……It’s Pam’s birthday and that made it a very special day starting with seeing Toyonshima, the ‘shortest’ of the current sumo wrestlers. He’s in the top 3 and thanks to Pam’s friend we learned how much fun it is to see a small guy defeat a giant by skill alone. Acttive duty sumo wrestlers must wear the traditional styled hair (top knot) and Kimono when out in public. We met Toyonshima outside the hotel as were about to start our day.
Our first stop was the home of Junko.
While quite large by Japanese standards, the home had a small kitchen and it’s a wonder we didn’t burn the place down cooking! We were given a recipe book covering the items to be cooked, starting with ‘Sumeshi’, or vinegar steamed ‘sticky’ rice. When the rice came out of the rice cooker it was transferred to a ‘Hangiri’ or large wooden tub. The rice had to be cooled with a hand held fan.
At this point, after much hand washing, we were all given aprons and took turns chopping, stirring and doing various tasks to get the sushi prepared. Pam demonstrated great skill in every task.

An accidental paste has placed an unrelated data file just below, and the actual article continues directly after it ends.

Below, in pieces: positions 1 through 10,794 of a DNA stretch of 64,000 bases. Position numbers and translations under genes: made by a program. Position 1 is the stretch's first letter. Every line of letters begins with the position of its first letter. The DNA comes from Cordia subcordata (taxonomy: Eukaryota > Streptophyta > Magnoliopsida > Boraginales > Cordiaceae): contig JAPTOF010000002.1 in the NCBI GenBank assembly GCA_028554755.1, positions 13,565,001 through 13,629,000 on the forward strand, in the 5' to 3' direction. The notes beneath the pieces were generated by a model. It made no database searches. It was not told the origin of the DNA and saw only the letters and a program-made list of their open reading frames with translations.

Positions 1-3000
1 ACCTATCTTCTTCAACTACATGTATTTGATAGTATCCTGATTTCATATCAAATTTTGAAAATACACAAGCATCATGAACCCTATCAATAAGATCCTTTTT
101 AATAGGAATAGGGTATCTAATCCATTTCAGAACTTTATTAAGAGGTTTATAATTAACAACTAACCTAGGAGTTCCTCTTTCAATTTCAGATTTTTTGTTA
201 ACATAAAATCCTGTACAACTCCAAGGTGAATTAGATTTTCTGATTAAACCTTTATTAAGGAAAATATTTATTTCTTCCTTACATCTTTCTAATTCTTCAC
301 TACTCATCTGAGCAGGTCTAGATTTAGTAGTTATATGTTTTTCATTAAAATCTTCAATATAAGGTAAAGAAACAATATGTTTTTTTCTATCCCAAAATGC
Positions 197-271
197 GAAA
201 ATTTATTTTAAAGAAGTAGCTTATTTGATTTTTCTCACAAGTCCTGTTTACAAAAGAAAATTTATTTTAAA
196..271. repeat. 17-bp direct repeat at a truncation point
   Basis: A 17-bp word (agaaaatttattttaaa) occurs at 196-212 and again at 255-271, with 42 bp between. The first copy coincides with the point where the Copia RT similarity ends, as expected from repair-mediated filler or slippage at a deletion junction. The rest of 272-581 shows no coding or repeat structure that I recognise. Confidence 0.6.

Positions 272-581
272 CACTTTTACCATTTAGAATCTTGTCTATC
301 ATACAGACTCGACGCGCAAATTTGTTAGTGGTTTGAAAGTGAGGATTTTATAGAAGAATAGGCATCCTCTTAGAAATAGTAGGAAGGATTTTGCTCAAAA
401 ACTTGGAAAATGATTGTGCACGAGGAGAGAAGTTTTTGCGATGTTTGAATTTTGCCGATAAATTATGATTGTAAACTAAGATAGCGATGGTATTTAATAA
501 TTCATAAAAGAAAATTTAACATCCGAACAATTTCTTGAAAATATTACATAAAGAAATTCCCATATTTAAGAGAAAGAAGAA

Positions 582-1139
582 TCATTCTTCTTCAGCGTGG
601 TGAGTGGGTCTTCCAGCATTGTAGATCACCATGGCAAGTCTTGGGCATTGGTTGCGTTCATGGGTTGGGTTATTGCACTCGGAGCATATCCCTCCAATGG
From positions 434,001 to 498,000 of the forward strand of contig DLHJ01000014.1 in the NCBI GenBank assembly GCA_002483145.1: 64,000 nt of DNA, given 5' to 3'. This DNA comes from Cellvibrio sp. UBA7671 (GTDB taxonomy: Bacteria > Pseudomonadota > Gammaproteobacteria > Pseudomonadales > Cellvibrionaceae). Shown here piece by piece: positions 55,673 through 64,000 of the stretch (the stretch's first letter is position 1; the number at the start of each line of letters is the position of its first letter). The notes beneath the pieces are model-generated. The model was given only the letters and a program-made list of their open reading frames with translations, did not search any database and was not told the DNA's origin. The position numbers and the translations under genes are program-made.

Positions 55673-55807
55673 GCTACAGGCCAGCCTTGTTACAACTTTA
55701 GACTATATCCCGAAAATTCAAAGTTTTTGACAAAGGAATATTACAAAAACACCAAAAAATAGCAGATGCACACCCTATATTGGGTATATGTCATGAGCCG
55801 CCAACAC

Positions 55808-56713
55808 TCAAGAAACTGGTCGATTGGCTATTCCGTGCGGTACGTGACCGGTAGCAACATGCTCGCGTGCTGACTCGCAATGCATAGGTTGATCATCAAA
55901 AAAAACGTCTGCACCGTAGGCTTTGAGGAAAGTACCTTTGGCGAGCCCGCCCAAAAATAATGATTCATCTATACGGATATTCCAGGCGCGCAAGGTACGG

When we got to actually making the ‘Rolled Sushi’ we were laughing so much it’s was a wonder anything got done!
Beautiful…..and sooooo delicious!
Next stop, a traditional wooden townhouse, a so called ‘Machiya’, characterized by black wooden slats in front, a narrow frontage, and a stone walkway leading back through the kitchen all the way to the rear garden. Time for our Calligraphy class. Called Shodo in Japan, the Chinese characters (known as kanji) are combined with the letters forming Japanese syllabary (known as kana). The Chinese Buddist monks introduced Calligraphy to Japan in the 6th or 7th century.